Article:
In this regard, the lower ends of each of the pull down rods 18 extend into high pressure cylinders 56 positioned beneath the base level 3. The bottom ends of such pull down rods 18 are provided with pistons 57 which are slidingly sealed at 58 to the inner wall of cylinder 56. The introduction of high pressure oil into the upper ports 59 of each of the high pressure cylinders 56 with simultaneous controlled relief of the oil on the lower side of the piston through bottom ports 60 in well known manner results in the pistons 57 being forced downwardly along the bore of cylinder 56. This high pressure but short stroke advancement of the pistons 57 simultaneously drives not only the four pull down rods 18 downwardly but also the upper platen 16 locked thereto by clamping assemblies 22. This final high pressure movement to bring the upper mold half 26 into loaded engagement with the lower mold half 15 to form the material placed therein into the product configuration is performed under very tight feedback controls monitoring and correcting, if necessary, pressure, velocity and parallelism.
To this end, the feedback control system includes a hydraulic fluid system having a main supply, indicated generally at 61, and an auxiliary supply indicated generally at 62. As shown in FIG. 7, the main supply 61 directs oil from a high pressure pump into a flow divider 63 for separate but equal delivery along conduits 64A-D to either the top or bottom inlet ports of each of the four high pressure cylinders 56. This high pressure main feed, when directed through top inlet ports 59 in each of the cylinders 56, drives the short stroke forming pistons 57 downwardly to move the rigidified upper platen 16 and upper mold half 26 toward the stationary lower mold half 15, with this movement being closely monitored by an encoder 65 carried by the respective mold halves. This encoder instantaneously monitors and determines the force being applied at that given instant, the velocity of the upper mold half relative to the lower mold half and the parallelism between the upper mold half and lower mold half. These instantaneously monitored and determined values are fed from encoder 65 to a computer 66 by an electrical circuit 67 as part of the feedback control system. This computer 66 is programmed to compare the instantaneous values being determined to the force, velocity and parallelism values desired at that time.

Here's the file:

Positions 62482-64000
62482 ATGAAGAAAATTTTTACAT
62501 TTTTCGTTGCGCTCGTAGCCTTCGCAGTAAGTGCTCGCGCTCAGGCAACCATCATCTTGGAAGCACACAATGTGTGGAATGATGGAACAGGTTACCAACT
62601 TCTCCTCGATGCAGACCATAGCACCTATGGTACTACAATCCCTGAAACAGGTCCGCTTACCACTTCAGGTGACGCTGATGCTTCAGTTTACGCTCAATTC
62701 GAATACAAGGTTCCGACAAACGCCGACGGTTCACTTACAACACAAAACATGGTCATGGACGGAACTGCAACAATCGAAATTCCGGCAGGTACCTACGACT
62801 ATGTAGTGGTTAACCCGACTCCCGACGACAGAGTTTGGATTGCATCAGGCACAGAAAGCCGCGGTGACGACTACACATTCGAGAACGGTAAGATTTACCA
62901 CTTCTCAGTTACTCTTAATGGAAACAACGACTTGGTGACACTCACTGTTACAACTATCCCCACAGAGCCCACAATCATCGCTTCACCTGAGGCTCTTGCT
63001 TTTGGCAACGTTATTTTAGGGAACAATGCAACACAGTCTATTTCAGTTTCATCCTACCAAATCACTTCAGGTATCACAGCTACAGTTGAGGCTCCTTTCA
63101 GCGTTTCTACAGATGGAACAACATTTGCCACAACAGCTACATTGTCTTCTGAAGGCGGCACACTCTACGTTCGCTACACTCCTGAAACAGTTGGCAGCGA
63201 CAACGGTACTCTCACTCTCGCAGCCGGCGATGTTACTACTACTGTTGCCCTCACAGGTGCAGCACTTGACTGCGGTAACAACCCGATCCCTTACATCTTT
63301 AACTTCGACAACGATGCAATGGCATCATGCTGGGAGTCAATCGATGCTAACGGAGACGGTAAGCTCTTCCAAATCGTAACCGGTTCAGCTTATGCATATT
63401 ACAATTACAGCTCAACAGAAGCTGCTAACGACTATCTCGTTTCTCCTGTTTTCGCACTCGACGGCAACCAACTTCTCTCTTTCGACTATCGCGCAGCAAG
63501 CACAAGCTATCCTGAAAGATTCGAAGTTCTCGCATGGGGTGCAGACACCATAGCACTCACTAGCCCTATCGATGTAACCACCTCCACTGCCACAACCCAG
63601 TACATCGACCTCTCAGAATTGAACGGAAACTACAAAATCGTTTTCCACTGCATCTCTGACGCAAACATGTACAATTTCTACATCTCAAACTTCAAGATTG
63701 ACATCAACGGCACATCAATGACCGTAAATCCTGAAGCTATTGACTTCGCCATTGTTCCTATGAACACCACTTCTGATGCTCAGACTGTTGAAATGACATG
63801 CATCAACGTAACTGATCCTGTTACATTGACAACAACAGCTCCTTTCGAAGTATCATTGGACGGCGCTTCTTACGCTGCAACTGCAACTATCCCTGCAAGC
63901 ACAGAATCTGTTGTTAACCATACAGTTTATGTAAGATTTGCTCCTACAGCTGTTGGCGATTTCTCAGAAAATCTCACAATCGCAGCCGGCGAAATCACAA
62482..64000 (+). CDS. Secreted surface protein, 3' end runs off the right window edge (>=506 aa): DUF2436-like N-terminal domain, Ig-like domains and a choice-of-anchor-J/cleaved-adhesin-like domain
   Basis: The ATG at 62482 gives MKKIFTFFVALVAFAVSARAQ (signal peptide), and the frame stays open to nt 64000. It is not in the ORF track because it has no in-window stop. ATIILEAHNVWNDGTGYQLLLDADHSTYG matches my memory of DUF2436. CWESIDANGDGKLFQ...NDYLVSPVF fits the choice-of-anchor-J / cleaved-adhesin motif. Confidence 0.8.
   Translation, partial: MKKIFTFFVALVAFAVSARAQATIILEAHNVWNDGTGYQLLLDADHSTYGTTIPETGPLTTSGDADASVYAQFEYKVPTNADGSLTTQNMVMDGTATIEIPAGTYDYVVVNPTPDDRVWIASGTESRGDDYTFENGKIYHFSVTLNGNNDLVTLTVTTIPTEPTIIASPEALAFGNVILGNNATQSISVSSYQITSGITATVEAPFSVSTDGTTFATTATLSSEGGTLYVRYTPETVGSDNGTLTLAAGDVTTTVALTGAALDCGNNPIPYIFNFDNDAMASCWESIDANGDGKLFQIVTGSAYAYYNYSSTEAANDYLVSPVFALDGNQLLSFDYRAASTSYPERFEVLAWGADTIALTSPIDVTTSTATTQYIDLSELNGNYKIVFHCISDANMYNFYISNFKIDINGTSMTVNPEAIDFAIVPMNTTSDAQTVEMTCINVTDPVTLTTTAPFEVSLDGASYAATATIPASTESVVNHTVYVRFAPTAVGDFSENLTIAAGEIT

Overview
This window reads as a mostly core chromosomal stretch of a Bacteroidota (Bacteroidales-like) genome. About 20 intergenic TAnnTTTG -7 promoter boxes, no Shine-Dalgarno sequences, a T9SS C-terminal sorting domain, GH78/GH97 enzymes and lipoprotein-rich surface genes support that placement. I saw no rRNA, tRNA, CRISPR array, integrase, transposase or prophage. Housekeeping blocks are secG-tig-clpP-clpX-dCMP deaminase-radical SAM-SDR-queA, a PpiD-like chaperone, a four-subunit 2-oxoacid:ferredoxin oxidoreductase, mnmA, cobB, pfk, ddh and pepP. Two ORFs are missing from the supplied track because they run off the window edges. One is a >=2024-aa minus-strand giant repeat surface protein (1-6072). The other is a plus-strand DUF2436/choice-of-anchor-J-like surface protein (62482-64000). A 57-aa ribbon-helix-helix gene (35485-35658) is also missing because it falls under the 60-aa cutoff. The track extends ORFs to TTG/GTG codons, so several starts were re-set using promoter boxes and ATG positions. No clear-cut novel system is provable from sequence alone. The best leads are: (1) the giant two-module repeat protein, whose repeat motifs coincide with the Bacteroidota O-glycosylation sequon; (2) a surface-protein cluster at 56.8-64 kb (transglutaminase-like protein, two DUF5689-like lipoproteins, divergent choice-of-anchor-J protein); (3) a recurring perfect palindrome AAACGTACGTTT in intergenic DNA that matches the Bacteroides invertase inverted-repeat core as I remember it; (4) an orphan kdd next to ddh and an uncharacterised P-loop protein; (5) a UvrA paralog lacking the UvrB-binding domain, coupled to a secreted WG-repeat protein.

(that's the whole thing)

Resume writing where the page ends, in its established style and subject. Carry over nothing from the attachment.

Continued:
If corrections are required, the computer 66 sends signals as required to a servo control valve 69 by way of electrical circuit 70. This servo control valve 69 controls the flow of pressurized oil coming from the auxiliary supply 62 incorporating an auxiliary pump. The pressurized oil output of the servo control valve 69 is divided, as required, to flow into one or more of the four conduits 71A-D respectively leading to the top ports 59 in each of the high pressure cylinders 56. Thus, if one side of the movable platen 16 is cocked slightly during the loading stroke advance because of asymmetrical loading being caused by the placement and/or the uneven flow of the material being processed, the servo control valve 69 will respond to the corrective signal generated by the encoder 65 and computer 66. This correction is accomplished by additional measured amounts of oil selectively being supplied through one or more of the conduits 71A-D to the affected cylinder or cylinders 60 to correct the uneven loading, thereby immediately to bring the movable platen 16 back into the desired operating mode for force, velocity and parallelism characteristics.
Although the operation of the press should be clear from the above description, a full cycle will be briefly described below for sake of completeness beginning with the upper platen 16 in its open, elevated position with all four clamping mechanisms actuated to urge segments 37 into locking engagement with grooves 20 on each of the pull down rods 18 as illustrated in FIG. 1. In such position, the material to be processed, for example, fiberglass, is placed in the cavity of the lower mold half 15.